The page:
Review by Rumsey Taylor
Posted on 13 March 2007
Source 35mm print
In Pac-Man you’re set in a maze without an exit, and from the start face an onslaught of enemies that drift toward you from multiple directions. A level will be completed, and another, positing identical endurances, will begin. It is a game of simplicity, repetition, and oppression. Addictive and without formal conclusion, it is an epitome of classic gaming.
To be renowned for mastery of this and other classic arcade games one must demonstrate exemplary eye-hand coordination and extraordinary patience. Billy Mitchell was the first to record a so-called perfect game of Pac-Man, deemed by completing all 256 of the game’s levels (after which a bug automatically defaults the session), and acquiring every bonus (this includes the digestion of every blue-rendered ghost, which, if you’re unfamiliar, verges on the impossible). Mitchell’s achievement required six hours in front of an arcade cabinet.
The first perfect game in Pac-Man is among a handful of near-insurmountable records that Mitchell holds in arcade gaming. He speaks of his accomplishments with total conceit, and his demeanor is at least partially earned, having enamored him with an immense, if peculiar, celebrity in a circle obsessed with keeping score.
The King of Kong introduces many involved in this culture, most of whom are affiliated with Twin Galaxies, a organization in Iowa that officiates a database of world records for videogames. We meet one of the referees, his living room an impromptu warehouse of gaming sessions captured on videotape, submittals of potential records, some, if not most of which are several hours long. One comes from a Steve Wiebe, a father and middle-school teacher from Washington state and Donkey Kong addict. The entire taping is more or less over Wiebe’s right shoulder, his face reflected — and static — in the arcade screen, and it is uncommonly more dramatic than most of the other videotapes sent to Twin Galaxies. For over two hours, Weibe plows through Donkey Kong, entertaining the cries of his children in another room, and by the end surpassing one of Billy Mitchell’s records, one nearly twenty years old.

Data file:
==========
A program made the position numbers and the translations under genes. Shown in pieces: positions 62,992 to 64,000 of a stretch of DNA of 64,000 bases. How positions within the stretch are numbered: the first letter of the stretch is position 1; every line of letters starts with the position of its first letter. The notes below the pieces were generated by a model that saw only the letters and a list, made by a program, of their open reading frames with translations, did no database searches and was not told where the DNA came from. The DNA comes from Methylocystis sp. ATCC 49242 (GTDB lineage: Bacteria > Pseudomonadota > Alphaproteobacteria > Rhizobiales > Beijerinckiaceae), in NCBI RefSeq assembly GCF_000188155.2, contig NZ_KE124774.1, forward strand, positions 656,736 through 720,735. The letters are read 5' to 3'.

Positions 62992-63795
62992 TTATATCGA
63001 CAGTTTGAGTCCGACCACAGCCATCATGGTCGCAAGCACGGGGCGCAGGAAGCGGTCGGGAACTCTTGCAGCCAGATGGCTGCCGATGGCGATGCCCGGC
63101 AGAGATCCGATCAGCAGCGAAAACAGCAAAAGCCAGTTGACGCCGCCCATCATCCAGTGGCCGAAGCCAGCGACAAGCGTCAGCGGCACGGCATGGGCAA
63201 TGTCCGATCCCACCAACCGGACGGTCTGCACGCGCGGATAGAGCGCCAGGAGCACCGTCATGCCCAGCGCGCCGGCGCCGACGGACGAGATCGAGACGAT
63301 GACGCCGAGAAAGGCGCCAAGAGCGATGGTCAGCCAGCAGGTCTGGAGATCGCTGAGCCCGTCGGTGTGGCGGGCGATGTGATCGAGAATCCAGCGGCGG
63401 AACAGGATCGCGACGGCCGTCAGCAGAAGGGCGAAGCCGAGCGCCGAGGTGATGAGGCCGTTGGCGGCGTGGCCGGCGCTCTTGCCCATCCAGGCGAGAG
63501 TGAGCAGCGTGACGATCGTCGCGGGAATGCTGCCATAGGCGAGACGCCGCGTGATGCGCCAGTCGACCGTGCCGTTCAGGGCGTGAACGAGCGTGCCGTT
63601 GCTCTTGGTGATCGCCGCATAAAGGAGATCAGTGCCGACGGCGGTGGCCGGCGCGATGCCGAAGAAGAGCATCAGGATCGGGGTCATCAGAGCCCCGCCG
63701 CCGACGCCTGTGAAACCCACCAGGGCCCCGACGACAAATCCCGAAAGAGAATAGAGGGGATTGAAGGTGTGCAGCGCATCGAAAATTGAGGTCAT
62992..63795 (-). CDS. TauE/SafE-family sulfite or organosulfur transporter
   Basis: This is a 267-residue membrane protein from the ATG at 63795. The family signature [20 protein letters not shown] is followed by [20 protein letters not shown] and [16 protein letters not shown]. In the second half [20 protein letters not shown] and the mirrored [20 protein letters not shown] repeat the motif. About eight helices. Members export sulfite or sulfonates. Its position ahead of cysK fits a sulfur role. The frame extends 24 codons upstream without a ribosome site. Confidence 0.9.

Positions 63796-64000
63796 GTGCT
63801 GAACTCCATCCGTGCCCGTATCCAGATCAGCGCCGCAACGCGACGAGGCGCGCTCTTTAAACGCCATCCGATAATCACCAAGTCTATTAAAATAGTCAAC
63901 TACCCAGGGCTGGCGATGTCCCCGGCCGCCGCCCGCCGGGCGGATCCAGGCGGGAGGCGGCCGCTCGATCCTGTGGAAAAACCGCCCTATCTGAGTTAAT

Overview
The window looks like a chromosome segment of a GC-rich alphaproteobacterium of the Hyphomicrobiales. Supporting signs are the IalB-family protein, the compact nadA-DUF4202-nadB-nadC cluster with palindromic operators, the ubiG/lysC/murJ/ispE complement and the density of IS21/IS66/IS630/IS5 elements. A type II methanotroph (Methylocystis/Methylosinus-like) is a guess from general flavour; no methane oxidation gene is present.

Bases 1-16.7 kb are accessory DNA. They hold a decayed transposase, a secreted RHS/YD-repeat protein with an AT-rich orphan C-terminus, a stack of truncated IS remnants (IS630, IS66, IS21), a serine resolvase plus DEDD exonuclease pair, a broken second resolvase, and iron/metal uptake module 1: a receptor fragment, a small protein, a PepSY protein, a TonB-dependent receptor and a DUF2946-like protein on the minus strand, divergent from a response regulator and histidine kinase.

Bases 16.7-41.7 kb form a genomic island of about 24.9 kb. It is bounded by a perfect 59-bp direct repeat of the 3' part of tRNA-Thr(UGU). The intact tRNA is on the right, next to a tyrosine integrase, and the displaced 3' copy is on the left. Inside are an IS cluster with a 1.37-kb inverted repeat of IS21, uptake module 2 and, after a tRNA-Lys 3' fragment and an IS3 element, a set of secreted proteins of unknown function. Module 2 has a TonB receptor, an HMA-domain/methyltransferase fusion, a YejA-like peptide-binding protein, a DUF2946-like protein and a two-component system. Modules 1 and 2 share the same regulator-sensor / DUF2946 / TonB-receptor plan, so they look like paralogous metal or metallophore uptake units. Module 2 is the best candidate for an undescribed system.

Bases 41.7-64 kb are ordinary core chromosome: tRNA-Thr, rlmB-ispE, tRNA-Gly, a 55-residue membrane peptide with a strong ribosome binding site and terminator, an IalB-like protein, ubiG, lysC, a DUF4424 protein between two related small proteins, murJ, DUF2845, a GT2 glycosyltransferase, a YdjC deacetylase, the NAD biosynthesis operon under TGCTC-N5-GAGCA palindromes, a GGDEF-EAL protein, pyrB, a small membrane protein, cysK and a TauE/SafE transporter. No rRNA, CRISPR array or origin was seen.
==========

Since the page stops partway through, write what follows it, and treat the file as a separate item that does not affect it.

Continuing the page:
It is a general consensus that Donkey Kong is the most difficult within a modest canon of old arcade games. Later levels incorporate fireballs, barrels, and pistons that hop unpredictably down the screen. Weibe’s strategy is well studied; zooms of Donkey Kong fill the composition, his Mario so precise his movements are measured by the pixel. He even explains the game’s patterns, drawing diagrams on the screen with chalk. Up until this point the film is fairly exploitative; the practice or the culture elicits laughter, at Mitchell’s collection of novelty ties or how Weibe’s dedication to his game almost exceeds his parental responsibilities. But this aspect of exploitation is lost once Weibe has his record questionably rejected by Twin Galaxies.
The King of Kong is only ostensibly about the particulars of these games and the men (all of them suburban white males no younger than their mid-30s). Mitchell and Weibe become exemplars of competition in spite of the film’s tendency towards exploitation; they remain caricatures until you realize how important this is to them. (His record rejected, Weibe is seen in tears at one point.) Theirs may be a curious sort of renown, but by the end you are enraptured in their struggle to declare and maintain it.